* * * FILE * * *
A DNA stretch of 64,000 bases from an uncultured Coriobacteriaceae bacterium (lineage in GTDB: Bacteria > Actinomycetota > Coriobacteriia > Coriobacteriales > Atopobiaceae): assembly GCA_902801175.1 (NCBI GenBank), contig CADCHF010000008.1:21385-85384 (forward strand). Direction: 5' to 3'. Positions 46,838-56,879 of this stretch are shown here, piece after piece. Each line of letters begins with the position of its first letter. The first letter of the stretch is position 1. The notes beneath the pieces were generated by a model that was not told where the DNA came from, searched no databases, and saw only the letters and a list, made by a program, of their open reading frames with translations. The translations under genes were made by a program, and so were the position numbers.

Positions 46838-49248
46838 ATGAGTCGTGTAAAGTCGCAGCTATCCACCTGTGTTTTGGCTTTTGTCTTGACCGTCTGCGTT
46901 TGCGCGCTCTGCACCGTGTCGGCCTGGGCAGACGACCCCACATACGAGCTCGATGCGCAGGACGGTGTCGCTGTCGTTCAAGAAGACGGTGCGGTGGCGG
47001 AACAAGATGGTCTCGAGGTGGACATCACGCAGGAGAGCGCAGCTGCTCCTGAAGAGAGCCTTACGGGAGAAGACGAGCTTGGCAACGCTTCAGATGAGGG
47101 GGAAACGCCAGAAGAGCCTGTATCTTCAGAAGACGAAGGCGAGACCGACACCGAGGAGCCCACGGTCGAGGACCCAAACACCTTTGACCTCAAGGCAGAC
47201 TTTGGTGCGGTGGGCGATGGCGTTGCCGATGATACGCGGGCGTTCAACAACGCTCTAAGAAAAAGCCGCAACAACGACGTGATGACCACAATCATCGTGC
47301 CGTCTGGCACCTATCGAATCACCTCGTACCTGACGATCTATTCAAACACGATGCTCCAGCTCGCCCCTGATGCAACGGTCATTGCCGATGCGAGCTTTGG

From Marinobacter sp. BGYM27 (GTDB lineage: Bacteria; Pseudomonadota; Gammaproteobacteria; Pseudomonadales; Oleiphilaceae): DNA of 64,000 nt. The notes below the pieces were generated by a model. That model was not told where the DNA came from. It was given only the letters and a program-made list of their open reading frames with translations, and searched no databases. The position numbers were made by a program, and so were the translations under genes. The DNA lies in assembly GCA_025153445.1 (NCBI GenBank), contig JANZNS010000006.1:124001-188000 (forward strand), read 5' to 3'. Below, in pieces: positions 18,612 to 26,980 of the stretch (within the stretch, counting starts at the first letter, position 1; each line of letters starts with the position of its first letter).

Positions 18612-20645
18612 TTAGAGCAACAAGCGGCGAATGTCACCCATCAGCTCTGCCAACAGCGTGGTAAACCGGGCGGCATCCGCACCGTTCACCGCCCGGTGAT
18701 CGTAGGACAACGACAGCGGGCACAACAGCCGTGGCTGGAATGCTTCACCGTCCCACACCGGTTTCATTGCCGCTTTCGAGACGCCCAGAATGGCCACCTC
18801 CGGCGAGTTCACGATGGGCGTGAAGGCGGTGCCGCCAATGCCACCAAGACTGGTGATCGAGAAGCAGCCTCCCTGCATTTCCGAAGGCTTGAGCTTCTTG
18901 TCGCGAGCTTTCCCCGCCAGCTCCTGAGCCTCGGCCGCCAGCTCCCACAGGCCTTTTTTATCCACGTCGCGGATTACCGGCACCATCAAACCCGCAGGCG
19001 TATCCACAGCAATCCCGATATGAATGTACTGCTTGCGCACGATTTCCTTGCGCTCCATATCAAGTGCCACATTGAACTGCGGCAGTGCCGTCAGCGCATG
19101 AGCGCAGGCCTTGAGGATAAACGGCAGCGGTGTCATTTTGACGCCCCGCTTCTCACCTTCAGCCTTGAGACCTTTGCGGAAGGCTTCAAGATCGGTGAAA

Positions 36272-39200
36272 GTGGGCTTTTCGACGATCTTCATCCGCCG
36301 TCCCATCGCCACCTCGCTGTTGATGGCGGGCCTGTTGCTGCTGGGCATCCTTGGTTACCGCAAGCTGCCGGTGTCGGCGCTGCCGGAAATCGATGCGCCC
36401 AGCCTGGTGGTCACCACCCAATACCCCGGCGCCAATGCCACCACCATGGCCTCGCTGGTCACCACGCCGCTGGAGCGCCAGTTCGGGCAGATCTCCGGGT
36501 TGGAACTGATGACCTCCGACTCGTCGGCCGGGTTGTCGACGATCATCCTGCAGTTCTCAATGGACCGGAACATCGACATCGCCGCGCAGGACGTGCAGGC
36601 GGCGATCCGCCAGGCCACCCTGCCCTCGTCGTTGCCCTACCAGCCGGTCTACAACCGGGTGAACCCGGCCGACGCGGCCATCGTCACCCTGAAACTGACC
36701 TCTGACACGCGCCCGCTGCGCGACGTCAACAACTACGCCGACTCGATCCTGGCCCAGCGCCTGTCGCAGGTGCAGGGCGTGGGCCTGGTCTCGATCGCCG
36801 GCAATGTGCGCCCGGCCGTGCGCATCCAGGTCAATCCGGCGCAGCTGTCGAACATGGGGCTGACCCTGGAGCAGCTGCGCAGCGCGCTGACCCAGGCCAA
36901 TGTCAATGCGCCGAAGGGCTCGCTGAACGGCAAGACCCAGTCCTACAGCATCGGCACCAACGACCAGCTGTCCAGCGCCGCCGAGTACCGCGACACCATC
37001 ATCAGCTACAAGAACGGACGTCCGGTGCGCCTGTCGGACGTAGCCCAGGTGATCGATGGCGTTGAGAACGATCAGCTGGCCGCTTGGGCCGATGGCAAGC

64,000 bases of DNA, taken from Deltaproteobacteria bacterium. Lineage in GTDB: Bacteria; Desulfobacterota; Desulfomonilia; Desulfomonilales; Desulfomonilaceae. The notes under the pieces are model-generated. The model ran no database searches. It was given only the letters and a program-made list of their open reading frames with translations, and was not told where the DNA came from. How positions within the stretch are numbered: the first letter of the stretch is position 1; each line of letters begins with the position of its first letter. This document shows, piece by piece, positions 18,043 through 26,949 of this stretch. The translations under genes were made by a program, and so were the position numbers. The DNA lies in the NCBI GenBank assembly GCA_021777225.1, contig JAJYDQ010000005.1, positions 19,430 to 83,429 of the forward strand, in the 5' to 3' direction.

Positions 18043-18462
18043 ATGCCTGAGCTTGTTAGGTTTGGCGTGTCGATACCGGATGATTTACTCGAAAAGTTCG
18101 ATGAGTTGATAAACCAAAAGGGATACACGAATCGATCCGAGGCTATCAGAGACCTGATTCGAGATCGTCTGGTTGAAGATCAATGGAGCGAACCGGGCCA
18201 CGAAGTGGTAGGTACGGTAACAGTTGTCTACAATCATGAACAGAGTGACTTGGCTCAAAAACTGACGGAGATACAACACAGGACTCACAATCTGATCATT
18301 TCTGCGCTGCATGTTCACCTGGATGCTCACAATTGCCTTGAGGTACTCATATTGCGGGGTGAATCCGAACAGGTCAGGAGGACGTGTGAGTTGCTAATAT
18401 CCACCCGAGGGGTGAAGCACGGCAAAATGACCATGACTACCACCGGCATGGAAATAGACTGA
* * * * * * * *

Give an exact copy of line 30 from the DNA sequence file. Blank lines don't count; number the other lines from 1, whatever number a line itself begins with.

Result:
18101 ATGAGTTGATAAACCAAAAGGGATACACGAATCGATCCGAGGCTATCAGAGACCTGATTCGAGATCGTCTGGTTGAAGATCAATGGAGCGAACCGGGCCA